The NRC Final Rule on License Termination, 10 CFR 20.1402, provides radiological criteria for release of a site for unrestricted use. Release criteria for unrestricted use is a maximum Total Effective Dose Equivalent (TEDE) of 25 mrem per year from residual radioactivity above background. Application of the as low as reasonably achievable (ALARA) principle is also a requirement. The results of the final status survey will be used to demonstrate that the predicted dose to a member of the public from any residual activity does not exceed the 25 mrem per year dose limit. The NRC will perform inspections and a confirmatory survey to verify the decommissioning activities and the final status survey.
The DP states that liquid waste that is generated during the decommissioning activities will be filtered or solidified and disposed of in accordance with the regulations in 10 CFR part 20, subpart K, “Waste Disposal.” Containment measures will be taken as necessary to minimize the spread of contamination. Engineered features such as enclosures and temporary barriers with high-efficiency particulate air filters will be used to control the spread of airborne radioactive material. Airborne releases of radioactive materials are not expected.
The licensee analyzed accidents applicable to decommissioning activities. The accident with the greatest potential impact on members of the public is the dropping of a waste shipping liner containing radioactive material. The maximum TEDE to a member of the public at the site boundary for this accident is about 40 mrem, which is within the dose limits for members of the public given in 10 CFR part 20, subpart D, “Radiation Dose Limits for Individual Members of the Public.”
Based on the review of the specific proposed activities associated with the dismantling and decontamination of the Start Printed Page 30965WCNS, which includes the TRIGA Reactor and the ZPR, the staff has determined that the proposed action will not increase the probability or consequences of accidents, no changes are being made in the types of any effluents that may be released off site, and there will be no significant increase in occupational or public radiation exposure above those during the operation of the facility. Therefore, the staff concludes that there are no significant radiological environmental impacts associated with the proposed action.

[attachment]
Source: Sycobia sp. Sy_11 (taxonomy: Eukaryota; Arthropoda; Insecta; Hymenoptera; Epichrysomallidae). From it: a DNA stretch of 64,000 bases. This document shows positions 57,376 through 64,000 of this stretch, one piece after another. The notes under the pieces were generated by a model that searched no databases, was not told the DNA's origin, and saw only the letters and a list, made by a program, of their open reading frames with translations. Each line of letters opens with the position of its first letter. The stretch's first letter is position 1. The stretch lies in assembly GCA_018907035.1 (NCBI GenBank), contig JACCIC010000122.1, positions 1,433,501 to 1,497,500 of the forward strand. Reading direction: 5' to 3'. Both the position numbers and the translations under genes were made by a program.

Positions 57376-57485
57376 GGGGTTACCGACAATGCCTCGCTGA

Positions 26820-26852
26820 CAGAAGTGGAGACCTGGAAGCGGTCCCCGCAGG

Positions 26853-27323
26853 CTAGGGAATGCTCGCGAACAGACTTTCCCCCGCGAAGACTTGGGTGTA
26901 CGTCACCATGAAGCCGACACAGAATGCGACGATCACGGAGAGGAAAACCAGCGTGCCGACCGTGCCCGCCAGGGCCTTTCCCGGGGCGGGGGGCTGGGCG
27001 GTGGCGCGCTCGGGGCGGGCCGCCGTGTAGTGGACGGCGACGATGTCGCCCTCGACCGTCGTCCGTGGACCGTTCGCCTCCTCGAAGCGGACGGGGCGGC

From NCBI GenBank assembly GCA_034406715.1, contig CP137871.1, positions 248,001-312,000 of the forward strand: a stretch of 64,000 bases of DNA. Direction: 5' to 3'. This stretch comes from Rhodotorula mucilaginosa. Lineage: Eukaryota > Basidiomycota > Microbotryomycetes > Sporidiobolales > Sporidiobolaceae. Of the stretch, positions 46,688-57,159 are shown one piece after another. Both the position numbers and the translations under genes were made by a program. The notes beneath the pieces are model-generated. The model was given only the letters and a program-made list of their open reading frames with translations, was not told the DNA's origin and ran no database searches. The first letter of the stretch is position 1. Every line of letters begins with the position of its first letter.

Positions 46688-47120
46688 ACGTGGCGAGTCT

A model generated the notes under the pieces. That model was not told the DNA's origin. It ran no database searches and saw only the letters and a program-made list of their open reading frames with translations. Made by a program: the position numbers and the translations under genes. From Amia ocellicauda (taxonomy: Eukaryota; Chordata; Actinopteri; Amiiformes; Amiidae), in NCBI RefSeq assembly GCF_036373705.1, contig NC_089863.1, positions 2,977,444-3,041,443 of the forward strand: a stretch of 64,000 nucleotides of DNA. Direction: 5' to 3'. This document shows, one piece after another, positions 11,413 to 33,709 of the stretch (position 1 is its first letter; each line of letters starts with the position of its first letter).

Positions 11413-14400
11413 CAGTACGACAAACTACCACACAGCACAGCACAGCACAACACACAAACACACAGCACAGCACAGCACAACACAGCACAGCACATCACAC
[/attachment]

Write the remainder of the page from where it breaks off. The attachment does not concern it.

With regard to potential non-radiological impacts, the proposed action does not involve any historic sites. The predominant hazardous material in the WCNS site is elemental lead. Proper precautions will be taken to reduce the exposure to lead dust. Asbestos is also present in WCNS construction materials (e.g. floor tiles, roofing materials). Asbestos will be removed by a licensed asbestos abatement contractor. Decommissioning activities will not affect non-radiological facility effluents and have no other environmental impact. The licensee states that there are no sensitive or endangered species on the WCNS site and will ensure that all construction activities or any related disturbance will not result in the impairment of local waterways. Therefore, the staff concludes that there are no significant non-radiological environmental impacts associated with the proposed action.
Accordingly, the NRC concludes that there are no significant environmental impacts associated with the proposed action.
Alternatives to the Proposed Action
The four alternatives for disposition of the WCNS, which includes the TRIGA Reactor and the ZPR are: DECON, SAFSTOR, ENTOMB, and no action. Cornell University has proposed the DECON option.
DECON is the alternative in which the equipment, structures, and portions of the facilities containing radioactive contaminants are removed or decontaminated to a level that permits the property to be released for unrestricted use. SAFSTOR is the alternative in which the nuclear facilities are placed and maintained in a condition that allows the nuclear facilities to be safely stored and subsequently decontaminated (deferred decontamination) to levels that permit release for unrestricted use. ENTOMB is the alternative in which radioactive contaminants are encased in a structurally long-lived material, such as concrete; the entombed structure is appropriately maintained; and continued surveillance is carried out until the radioactivity decays to a level permitting release of the property for unrestricted use. The no-action alternative would leave the facilities in their present configuration, without any decommissioning activities required or implemented.